The Short and Sweet Guide To Bad Days

Sometimes you’re just pissed.

Just One of Those Days

You don’t mean to be frustrated or short fused with anyone, but you didn’t get enough sleep. You were cut off in traffic. You just got fired. You were beat as a kid. Someone you love died. In short, you’ve got problems. You tap the well to force a smile, but it just won’t happen. You keep coming up dry.

It happens to all of us. I wonder sometimes if the Dalai Lama goes into a cussing fit once in a while. I know he get’s angry. Nobody is perfect.

That’s the point. Nobody is perfect. Allow that one to set in.

Your problems are not unique. Problems are just one of many webs that bind us all together on this living spaceship. Get to know any person in the world, and you will soon discover they have a whole set of problems. Many of their problems will be identical to yours. Your bad day isn’t so unique. It just happens to be yours.

So the world conspired against you today. It sucks. It doesn’t feel fair. That doesn’t give you a license to be an asshole.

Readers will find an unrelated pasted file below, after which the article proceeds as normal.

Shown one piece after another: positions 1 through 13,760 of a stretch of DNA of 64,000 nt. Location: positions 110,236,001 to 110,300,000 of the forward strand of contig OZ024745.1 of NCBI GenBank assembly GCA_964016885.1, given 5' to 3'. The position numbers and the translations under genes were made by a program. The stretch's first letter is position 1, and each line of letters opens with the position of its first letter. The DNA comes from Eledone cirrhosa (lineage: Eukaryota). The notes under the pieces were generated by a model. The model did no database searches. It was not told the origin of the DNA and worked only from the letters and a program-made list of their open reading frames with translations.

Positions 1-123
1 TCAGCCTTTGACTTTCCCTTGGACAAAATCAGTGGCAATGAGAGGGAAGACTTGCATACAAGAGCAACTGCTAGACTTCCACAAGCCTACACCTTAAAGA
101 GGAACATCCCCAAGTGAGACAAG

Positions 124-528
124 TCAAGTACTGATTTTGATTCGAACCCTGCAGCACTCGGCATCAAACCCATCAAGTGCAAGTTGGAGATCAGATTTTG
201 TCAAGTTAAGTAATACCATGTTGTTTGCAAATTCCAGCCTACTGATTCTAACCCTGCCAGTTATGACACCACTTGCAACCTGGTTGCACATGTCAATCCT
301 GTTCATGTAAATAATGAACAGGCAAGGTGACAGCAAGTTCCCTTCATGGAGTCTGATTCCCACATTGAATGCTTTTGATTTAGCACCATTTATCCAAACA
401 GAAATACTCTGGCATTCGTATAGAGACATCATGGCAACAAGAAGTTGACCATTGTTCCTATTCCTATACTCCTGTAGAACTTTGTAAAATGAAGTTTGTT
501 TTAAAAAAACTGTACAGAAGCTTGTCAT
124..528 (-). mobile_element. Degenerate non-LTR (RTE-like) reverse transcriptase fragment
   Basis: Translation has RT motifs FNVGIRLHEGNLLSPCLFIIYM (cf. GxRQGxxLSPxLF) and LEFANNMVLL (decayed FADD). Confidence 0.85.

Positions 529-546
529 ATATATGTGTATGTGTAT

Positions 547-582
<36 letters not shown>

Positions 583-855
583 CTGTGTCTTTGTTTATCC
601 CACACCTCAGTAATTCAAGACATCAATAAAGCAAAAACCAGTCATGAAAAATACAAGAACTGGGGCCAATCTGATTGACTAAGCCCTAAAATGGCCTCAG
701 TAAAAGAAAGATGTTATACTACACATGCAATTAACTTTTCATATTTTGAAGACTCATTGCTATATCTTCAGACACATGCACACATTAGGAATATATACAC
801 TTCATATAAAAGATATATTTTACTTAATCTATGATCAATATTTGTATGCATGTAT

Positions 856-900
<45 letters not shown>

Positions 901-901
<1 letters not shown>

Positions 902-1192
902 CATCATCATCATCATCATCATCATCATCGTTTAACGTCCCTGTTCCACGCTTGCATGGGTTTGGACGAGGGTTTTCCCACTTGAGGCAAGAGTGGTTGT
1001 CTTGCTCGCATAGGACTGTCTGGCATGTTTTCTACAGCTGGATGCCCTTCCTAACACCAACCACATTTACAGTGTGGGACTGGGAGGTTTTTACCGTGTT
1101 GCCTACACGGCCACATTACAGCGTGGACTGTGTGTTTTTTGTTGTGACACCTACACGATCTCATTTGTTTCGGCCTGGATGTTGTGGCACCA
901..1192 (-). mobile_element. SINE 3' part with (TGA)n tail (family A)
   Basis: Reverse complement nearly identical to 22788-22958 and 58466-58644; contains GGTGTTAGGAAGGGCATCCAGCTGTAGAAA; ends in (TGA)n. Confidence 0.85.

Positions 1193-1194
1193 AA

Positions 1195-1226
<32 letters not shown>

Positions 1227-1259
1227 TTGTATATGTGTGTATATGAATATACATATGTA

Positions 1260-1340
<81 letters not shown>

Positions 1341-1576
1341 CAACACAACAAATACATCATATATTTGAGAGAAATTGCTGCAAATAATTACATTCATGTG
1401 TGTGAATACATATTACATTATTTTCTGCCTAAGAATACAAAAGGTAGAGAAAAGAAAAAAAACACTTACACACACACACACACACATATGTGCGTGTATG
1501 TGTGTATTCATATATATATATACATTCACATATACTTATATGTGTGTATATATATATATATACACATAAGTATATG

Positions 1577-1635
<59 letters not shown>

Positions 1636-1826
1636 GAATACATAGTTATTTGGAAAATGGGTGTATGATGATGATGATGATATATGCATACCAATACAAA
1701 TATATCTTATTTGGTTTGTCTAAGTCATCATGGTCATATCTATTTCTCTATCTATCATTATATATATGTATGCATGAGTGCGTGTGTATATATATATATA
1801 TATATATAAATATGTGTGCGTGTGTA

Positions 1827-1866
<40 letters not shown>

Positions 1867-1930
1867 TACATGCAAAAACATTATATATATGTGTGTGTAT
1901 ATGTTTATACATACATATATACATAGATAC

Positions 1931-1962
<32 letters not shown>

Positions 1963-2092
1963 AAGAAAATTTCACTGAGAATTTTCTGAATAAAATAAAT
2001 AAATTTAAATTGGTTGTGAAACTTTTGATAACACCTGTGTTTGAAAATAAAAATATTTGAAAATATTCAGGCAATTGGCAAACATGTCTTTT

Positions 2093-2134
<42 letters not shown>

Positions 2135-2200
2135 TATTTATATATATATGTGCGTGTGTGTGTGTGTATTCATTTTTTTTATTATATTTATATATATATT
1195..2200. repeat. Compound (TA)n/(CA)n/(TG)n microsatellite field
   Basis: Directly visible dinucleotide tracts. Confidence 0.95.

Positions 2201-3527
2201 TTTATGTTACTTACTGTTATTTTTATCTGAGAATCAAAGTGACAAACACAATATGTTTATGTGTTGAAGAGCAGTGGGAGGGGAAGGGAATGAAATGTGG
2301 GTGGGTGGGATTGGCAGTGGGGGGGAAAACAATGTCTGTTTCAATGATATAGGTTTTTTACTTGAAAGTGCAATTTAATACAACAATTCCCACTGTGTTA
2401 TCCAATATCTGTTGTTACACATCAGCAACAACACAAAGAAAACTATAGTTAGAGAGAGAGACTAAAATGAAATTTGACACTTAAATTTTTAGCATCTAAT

It’s Normal To Feel This Way

That’s right. Normal. Nobody expects you to be a monk. You would look funny in those robes anyway.

Somebody got under your skin. It hurt and it pissed you off. That’s ok. Don’t beat yourself up, and don’t let the anger build. Realize your feelings are normal. This realization will dampen some of the strong emotions you feel.

Label That Feeling

What You Feel Inside Will Determine What You Experience Outside

You can make an instant reduction in your stress just by recognizing the emotion. Give it a name. Are you mad? Acknowledge you feel angry. Are you frustrated? Allow yourself to realize you’re feeling frustration. This is a method that will strengthen your awareness of your own thoughts. Your increased awareness will lead to better control.

One suggested method is to just ask yourself if the thoughts or emotions you’re having are positive or negative. That will put you in the right direction. I borrowed my favorite and preferred method from James Altucher. His suggestion to identify thoughts as useful or not useful is  both simple and effective.